The dining room table/chairs are Cherry, I believe, so not as heavy as Oak. It's the kind with the fold down sides and leaves to make it much larger. The sewing cabinet is cherry, too. All nice hardwood and much lighter than the furniture being made now a days because it is solid wood, no glue composite.
The Table saw I don't think is more than 4x4, it may be more like 3x3 (I'm going on a distant memory). Band saw was more like 2x2 but tall. I have no idea what they would weigh? Both are probably 20-30 years old?
I found the 5X8 trailer doesn't have the surge brakes and weighs 800# alone, leaving me only 200# to put in the trailer. The 5x10 or 6x12 are about 1800# and both have the surge brakes, so I could go to the 2400# limit with them, per the specs, which I believe would be plenty.
Re: manifolds, I'll mostly be on interstates and will not be going up into the mountains in CO, I'll stop just before the foothills start. So, it'll be 5000 foot elevation gain over 2200 miles. Otherwise, just the hills I'll hit on the highways or near to highways.
I didn't realize that the weight limit includes what is being carried in the car. The owner's manual words it as though it is only talking about the total trailer weight, (ie weight of trailer + stuff you are carrying in the trailer) not total trailer weight plus passengers and other stuff in the car. Comments??
#19001 of 19336 Re: Hitch Possibilities....something to consider [sgloon]
Mar 06, 2011 (10:37 pm)
Glad we all could help.
Pretty sure that gross weight they are talking about includes everything, car and trailer curb and payload weights. I know this for a fact on my last 5 or more cars and I think all before then too. Could you type out the exact wording? But OTOH there are some Subaru old hats here that will be able to confirm I'm sure without you going to that trouble.
So according to your size guesses, I'll put a few weights out there and see what we all come up with. I agree with you on the cherry being a lighter hardwood. Makes a real nice set too. So I say the bandsaw is 250lb to 300 (allow my guesses 50 lb +or- each) The band saw likely has the most cast iron because likely both drive wheels, base and table will all be CI. If the table is 2x2 then it could have 20" wheels. Sounds like a nice old saw. Old tools like that are such a joy to use compared to so many of the Chinese stuff nowadays. And they are made to have bearings replaced and sized with common sizes that are readily available too. Tablesaw at 200 to 250lb. But to be sure it would be so easy to add 100 lb each to these without seeing them. You must have the turbo? Do a nice fresh oil change with 100% synthetic before you head out too. Unless others here say not to use the synthetic. I suggested it because it endures heat better than mineral and your turbo will be creating some pretty good heat at times.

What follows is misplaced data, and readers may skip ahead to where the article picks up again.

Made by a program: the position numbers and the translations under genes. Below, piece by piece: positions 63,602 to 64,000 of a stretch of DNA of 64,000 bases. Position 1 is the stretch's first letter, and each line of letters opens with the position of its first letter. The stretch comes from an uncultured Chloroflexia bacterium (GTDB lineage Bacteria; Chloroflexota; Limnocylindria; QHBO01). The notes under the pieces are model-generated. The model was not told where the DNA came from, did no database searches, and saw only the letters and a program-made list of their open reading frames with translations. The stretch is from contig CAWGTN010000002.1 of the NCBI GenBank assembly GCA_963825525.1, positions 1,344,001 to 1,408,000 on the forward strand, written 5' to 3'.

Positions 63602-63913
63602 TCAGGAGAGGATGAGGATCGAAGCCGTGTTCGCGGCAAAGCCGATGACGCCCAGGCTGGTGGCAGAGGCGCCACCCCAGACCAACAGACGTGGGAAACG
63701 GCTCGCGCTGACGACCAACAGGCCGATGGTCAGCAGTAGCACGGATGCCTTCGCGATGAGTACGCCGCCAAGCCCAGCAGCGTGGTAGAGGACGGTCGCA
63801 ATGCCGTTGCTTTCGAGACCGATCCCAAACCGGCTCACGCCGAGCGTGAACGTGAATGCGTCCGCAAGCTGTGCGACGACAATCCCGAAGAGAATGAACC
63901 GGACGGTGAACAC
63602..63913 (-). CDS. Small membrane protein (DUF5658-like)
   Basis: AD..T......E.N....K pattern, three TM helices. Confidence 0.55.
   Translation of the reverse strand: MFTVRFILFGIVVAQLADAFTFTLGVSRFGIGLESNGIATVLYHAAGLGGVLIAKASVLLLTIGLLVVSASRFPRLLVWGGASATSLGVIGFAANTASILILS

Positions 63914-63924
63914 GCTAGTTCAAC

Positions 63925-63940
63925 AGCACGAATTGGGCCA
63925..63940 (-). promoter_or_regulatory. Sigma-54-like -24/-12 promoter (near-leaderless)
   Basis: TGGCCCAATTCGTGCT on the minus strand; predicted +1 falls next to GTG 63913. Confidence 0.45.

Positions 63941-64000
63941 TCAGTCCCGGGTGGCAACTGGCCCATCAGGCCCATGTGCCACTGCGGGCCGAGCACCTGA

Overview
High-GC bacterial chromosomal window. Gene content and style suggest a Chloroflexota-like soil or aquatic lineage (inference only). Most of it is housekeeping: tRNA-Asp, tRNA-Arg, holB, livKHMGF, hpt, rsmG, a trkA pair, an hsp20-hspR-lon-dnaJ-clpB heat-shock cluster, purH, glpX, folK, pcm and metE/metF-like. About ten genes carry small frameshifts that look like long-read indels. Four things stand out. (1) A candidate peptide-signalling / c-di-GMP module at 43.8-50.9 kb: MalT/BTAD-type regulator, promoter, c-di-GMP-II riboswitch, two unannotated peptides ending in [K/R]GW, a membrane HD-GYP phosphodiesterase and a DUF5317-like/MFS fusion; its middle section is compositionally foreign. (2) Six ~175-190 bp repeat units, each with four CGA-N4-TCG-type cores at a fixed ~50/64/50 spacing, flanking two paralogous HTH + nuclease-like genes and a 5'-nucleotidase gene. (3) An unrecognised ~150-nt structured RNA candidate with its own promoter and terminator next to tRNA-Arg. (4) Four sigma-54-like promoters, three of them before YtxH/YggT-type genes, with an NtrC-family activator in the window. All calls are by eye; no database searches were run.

Not sure when you are leaving but would like to wish you a good trip. Successful and safe.
#19002 of 19336 Re: Hitch Possibilities....something to consider [samm43]
Mar 07, 2011 (9:59 am)
Okay, here's the skinny on the total allowable vehicle weight, per the 2010 Forester owner's manual (beginning on page 8-12):
Vehicle GVWR (does NOT include trailer): 4480
Vehicle curb weight (manual transmission): 3250
Max Payload (total weight of people, things in the car): 1230
Max towing: 2400
Now, while the GVWR for the Forester does not include the towed weight, it DOES include the tongue weight and the weight of anything borne by the car, such as the hitch receiver.
So, the weight of your hitch and associated accessories will add 50#, plus your tongue weight of 200#, puts your effective total payload for the car at 980#. Remember, this includes the driver, so subtract your weight to get what is left!
Sam, sgloon noted earlier that his car is a manual transmission, so no, it is not a turbo. From my own experiences, that won't be a problem as long as he is not expecting a speedy drive home! I should also note that fuel economy will likely be in the 18 mpg range, so plan on frequent stops for refueling!